9 2 test and sample temperature

    9.2. Test and sample temperature

    • The oil samples intended for tasting shall be kept in the glasses at 28C 2 C throughout the test.

    • This temperature has been chosen because it makes it easier to observe organoleptic differences than at ambient temperature and because at lower temperatures the aromatic compounds peculiar to these oils volatilise poorly while higher temperatures lead to the formation of volatile compounds peculiar to heated oils.


    Olive oil processing

    • See the standard COIJT.20/Doc. No 5 Glass for Oil Tasting for the method which has to be used for heating the samples when in the glass.

    • The test room must be at a temperature between 20 and 25 C (see COIJT.20/Doc. No 6).


    9 3 test times

    9.3. Test times

    • The morning is the best time for tasting oils.

    • It has been proved that there are optimum perception periods as regards taste and smell during the day.

    • Meals are preceded by a period in which olfactorygustatory sensitivity increases, whereas afterwards this perception decreases.


    9 4 tasters general rules of conduct

    9.4. Tasters: general rules of conduct

    • The following recommendations apply to the conduct of the tasters during their work.

    • When called by the panel leader to participate in an organoleptic test, tasters should be able to attend at the time set beforehand and shall observe the following: They shall not smoke or drink coffee at least 30 minutes before the time set for the test.


    Tasters general rules of conduct

    Tasters: general rules of conduct

    They must not have used any fragrance, cosmetic or soap whose smell could linger until the time of the test.

    • They must use an un-perfumed soap to wash their hands which they shall then rinse and dry as often as necessary to eliminate any smell.

    • They shall fast at least one hour before the tasting is carried out.


    Tasters general rules of conduct1

    Tasters: general rules of conduct

    Should they feel physically unwell, and in particular if their sense of smell or taste is affected, or if they are under any psychological effect that prevents them from concentrating on their work, the tasters shall refrain from tasting and shall inform the panel leader accordingly.

    When they have complied with the above, the tasters shall take up their place in the booth allotted to them in an orderly, quiet manner.


    Tasters general rules of conduct2

    Tasters: general rules of conduct

    They shall carefully read the instructions given on the profile sheet and shall not begin to examine the sample until fully prepared for the task they have to perform (relaxed and unhurried).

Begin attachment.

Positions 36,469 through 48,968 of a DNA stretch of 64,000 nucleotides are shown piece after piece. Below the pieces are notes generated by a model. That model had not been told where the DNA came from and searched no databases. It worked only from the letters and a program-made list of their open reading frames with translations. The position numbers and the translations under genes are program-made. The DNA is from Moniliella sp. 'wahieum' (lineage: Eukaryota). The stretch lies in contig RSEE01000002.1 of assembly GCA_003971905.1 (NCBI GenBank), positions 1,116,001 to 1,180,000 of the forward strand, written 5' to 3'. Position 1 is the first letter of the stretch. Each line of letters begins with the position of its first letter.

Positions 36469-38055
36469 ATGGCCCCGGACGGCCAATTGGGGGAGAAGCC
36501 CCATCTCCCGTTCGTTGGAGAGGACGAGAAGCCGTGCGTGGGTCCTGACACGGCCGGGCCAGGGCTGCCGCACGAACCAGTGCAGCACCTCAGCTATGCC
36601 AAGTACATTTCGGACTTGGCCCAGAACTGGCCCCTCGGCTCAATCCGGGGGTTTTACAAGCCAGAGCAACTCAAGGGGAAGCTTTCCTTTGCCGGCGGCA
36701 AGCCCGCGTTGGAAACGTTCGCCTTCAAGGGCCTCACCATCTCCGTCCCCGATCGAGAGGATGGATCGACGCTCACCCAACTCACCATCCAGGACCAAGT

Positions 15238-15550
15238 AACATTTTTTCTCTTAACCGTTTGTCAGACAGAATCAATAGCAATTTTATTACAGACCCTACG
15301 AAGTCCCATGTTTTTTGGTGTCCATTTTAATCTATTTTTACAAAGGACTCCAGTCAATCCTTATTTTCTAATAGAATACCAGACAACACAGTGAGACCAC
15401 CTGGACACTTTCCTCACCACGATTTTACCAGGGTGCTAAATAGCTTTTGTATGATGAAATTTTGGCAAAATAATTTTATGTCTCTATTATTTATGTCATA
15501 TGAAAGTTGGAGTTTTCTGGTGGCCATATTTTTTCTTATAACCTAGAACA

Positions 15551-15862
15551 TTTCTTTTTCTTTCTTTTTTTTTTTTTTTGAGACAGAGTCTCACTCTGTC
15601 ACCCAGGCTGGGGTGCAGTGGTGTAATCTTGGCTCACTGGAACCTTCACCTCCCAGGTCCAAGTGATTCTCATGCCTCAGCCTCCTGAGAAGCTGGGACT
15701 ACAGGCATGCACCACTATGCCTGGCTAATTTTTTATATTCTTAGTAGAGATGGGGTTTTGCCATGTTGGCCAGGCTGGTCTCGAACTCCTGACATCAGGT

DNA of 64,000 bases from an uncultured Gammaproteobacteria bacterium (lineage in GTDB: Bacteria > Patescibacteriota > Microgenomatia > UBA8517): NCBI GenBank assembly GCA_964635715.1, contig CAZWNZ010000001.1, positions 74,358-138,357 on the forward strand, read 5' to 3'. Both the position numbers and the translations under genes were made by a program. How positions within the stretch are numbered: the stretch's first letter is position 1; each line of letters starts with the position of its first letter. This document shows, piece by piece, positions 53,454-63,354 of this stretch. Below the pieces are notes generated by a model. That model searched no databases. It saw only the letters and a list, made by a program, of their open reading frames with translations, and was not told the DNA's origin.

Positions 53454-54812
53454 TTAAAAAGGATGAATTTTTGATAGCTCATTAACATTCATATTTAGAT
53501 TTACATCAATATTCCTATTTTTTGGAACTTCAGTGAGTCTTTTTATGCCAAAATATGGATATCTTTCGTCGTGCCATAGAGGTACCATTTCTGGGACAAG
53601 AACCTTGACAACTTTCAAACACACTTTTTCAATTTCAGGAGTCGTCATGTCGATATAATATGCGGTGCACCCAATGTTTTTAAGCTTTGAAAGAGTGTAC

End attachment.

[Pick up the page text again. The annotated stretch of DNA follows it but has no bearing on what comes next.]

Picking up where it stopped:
• If any doubts should arise, they should consult the panel leader in private.


    10 procedure for the organolepttc assessment and classification of virgin olive oil

    10. PROCEDURE FOR THE ORGANOLEPTTC ASSESSMENT AND CLASSIFICATION OF VIRGIN OLIVE OIL

    • 10.1. Tasting technique

    • 10.1.1. The tasters shall pick up the glass, keeping it covered with the watch-glass, and shall bend it gently;

    • they shall then rotate the glass fully in this position so as to wet the inside as much as possible.

    • Once this stage is completed, they shall remove the watch-glass and smell the sample, taking slow deep breaths to evaluate the oil.


    Tasting technique

    Tasting technique

    • Smelling should not exceed 30 s.

    • If no conclusion has been reached during this time, they shall take a short rest before trying again.

    • When the olfactory test has been performed, the tasters shall then evaluate the buccal sensations (overall retronasal olfactory, gustatory and tactile sensations).

    • To do so, they shall take a small sip of approximately 3 ml of oil.


    Olive oil processing

    • It is very important to distribute the oil throughout the whole of the mouth cavity, from the front part of the mouth and tongue along the sides to the back part and to the palate support and throat,

    • since it is a known fact that the perception of tastes and tactile sensations varies in intensity depending on the area of the tongue, palate and throat.


    Tasting technique1

    Tasting technique

    • It should be stressed that it is essential for a sufficient amount of the oil to be spread very slowly over the back of the tongue towards the palate support and throat while the taster concentrates on the order in which the bitter and pungent stimuli appear.

    • If this is not done, both of these stimuli may escape notice in some oils or else the bitter stimulus may be obscured by the pungent stimulus.


    Tasting technique2

    Tasting technique

    • Taking short, successive breaths, drawing in air through the mouth, enables the taster not only to spread the sample extensively over the whole of the mouth but also to perceive the volatile aromatic compounds via the back of the nose by forcing the use of this channel.

    • The tactile sensation of pungency should be taken into consideration. For this purpose it is advisable to ingest the oil.


    Tasting technique3

    Tasting technique

    • 10.1.2. When organoleptically assessing a virgin olive oil, it is recommended that FOUR SAMPLES at the most be evaluated in each session with a maximum of three sessions per day, to avoid the contrast effect that could be produced by immediately tasting other samples.

    • As successive tastings produce fatigue or loss of sensitivity caused by the preceding samples,